Political transition, VW emissions, and the Fed add uncertainty to markets

Politics and policy remained front and center for markets last week. The news that Volkswagen (VW) had “cheated” on U.S. emissions tests for its diesel engines reduced market confidence as we also waited for Federal Reserve Chair Janet Yellen to clarify confounding Federal Open Market Committee (FOMC) meeting comments from Sept. 17.

Just as the market had priced in VW uncertainty and some belief that Janet Yellen would like to raise U.S. interest rates at the December FOMC meeting, House Speaker John Boehner announced he would step down on Oct. 30. While this may make a short-term budget deal easier, it creates some uncertainty for year-end. A temporary budget deal may now expire in mid-December, which is about the same time as when we might hit the U.S. debt ceiling. These policy uncertainties typically leave market participants feeling like risks are higher.

In September, the “flash” reading of the manufacturing Purchasing Managers’ Index (PMI) softened, with China contracting and the index hitting a 78-month low, which reflected slower growth in Europe, Japan, and the United States. U.S. durable goods orders fell 2% for August and were flat, excluding the volatile transportation sector, which confirmed some of the weakness in the PMI data. Japan rolled back into deflation, with Tokyo consumer prices for September declining 0.1% for the past year and national core prices, excluding perishables, falling 0.1% for the year ending in August.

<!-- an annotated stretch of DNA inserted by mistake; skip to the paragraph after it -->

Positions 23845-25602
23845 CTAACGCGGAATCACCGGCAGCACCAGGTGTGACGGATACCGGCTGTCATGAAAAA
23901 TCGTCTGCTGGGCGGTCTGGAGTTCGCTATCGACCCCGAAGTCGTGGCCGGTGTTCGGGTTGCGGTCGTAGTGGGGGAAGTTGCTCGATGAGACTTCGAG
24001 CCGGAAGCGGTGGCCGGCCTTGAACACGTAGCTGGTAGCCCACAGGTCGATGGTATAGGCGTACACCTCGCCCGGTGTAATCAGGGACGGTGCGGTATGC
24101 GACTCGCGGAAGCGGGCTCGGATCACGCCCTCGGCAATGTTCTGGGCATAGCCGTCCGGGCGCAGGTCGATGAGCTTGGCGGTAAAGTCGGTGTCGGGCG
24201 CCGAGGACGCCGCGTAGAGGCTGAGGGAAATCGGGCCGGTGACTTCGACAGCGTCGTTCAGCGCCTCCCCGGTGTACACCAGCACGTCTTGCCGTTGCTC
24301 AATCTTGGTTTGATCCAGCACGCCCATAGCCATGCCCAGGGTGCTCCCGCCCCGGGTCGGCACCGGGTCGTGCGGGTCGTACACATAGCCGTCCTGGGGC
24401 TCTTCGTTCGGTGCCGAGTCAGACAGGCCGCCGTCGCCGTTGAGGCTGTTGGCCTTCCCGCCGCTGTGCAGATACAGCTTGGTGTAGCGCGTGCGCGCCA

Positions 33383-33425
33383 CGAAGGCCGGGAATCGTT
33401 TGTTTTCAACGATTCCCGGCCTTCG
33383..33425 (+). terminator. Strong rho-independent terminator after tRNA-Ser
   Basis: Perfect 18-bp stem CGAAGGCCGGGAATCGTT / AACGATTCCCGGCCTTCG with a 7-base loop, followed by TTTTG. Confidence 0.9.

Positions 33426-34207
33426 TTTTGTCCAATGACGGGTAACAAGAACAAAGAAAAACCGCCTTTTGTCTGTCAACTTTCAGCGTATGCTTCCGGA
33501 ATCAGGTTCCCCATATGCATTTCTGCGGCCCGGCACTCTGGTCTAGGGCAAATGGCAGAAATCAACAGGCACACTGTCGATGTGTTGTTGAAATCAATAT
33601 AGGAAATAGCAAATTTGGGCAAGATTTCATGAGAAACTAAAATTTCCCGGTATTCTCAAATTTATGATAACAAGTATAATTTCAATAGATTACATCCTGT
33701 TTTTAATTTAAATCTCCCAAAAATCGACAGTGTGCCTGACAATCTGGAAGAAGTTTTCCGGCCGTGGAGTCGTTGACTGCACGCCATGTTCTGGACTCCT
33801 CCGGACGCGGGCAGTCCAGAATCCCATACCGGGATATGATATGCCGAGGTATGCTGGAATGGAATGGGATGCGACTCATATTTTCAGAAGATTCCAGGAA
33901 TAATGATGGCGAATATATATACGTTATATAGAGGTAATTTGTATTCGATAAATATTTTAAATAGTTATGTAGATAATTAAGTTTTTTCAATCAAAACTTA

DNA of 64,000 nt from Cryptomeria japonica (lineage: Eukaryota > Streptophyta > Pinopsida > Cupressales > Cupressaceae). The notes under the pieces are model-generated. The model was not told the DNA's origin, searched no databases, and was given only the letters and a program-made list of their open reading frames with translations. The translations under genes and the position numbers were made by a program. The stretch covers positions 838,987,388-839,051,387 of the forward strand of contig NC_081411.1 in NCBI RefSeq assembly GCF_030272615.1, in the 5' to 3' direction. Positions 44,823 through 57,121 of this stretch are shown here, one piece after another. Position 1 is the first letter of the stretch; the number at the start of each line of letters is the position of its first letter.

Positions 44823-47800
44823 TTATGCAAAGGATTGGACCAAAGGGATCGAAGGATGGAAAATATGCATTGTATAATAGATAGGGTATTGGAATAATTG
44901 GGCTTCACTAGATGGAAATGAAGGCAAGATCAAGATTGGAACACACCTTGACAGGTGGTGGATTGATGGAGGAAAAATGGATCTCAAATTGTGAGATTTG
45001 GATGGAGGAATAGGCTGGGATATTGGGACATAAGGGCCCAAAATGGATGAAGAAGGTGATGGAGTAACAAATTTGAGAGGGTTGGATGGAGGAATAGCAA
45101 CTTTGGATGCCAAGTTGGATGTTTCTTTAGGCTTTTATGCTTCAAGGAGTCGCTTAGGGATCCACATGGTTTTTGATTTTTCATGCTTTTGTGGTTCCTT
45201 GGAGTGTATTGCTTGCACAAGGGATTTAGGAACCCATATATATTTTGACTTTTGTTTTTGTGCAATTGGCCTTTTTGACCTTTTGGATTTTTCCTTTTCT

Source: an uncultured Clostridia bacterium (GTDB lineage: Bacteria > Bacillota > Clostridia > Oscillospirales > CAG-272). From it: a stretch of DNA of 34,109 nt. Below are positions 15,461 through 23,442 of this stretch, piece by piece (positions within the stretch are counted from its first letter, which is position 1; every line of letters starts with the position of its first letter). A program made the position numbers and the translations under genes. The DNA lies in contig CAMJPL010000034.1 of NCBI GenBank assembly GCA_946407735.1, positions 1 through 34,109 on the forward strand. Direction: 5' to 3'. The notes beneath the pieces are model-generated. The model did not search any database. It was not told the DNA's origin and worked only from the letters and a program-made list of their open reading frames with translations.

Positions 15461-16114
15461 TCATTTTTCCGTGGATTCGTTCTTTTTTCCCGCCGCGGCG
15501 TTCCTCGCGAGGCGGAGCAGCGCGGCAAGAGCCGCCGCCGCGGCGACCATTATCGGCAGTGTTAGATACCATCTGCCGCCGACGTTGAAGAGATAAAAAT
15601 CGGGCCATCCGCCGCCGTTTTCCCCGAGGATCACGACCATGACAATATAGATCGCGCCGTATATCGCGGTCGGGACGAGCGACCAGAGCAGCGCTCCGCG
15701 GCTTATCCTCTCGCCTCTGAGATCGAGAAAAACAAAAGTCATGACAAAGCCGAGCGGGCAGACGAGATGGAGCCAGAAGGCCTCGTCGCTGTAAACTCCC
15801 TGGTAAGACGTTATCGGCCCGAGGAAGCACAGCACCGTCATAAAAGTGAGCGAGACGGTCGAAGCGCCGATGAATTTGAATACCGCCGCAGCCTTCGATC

On the positive side of the ledger, the University of Michigan Consumer Sentiment Index improved slightly from the midmonth estimate to 87.2, although this is the lowest final reading so far in 2015. Additionally, second quarter U.S. gross domestic product (GDP) was revised higher by 0.2 points, to 3.9%, because of stronger consumer spending. In general, policy and data are combining to indicate there is risk to growth in the last part of 2015 due to policy uncertainty and softer manufacturing activity.



While U.S. growth is unlikely to match the 3.9% second quarter rate in the second half of 2015, we believe the economy should still grow around 2.5% for the year, supported by a solid consumer base. This week’s U.S. employment report will be an important indicator of the likely health of the U.S. consumer and some indication whether U.S. data still support Fed lift-off this year.

Outside of the United States, additional policy accommodation is likely to rekindle growth, particularly in Japan. In China, growth is likely to continue to slow but remain positive, with the activity rebalancing from investments and exports toward services and consumption.

For more information, please go to: https://reserve.usbank.com/insights/market-economic-update.

Robert L. Haworth, CFA, is a senior investment strategist and Darrell Behnke is the Madison market leader for the Private Client Reserve of U.S. Bank.

This information represents the opinion of U.S. Bank and is not intended to be a forecast of future events or guarantee of future results. It is not intended to provide specific advice or to be construed as an offering of securities or recommendation to invest. Not for use as a primary basis of investment decisions. Not to be construed to meet the needs of any particular investor. Not a representation or solicitation or an offer to sell/buy any security. Investors should consult with their investment professional for advice concerning their particular situation. The factual information provided has been obtained from sources believed to be reliable, but is not guaranteed as to accuracy or completeness. The organizations mentioned in this publication are not affiliates or associated with U.S. Bank in any way.

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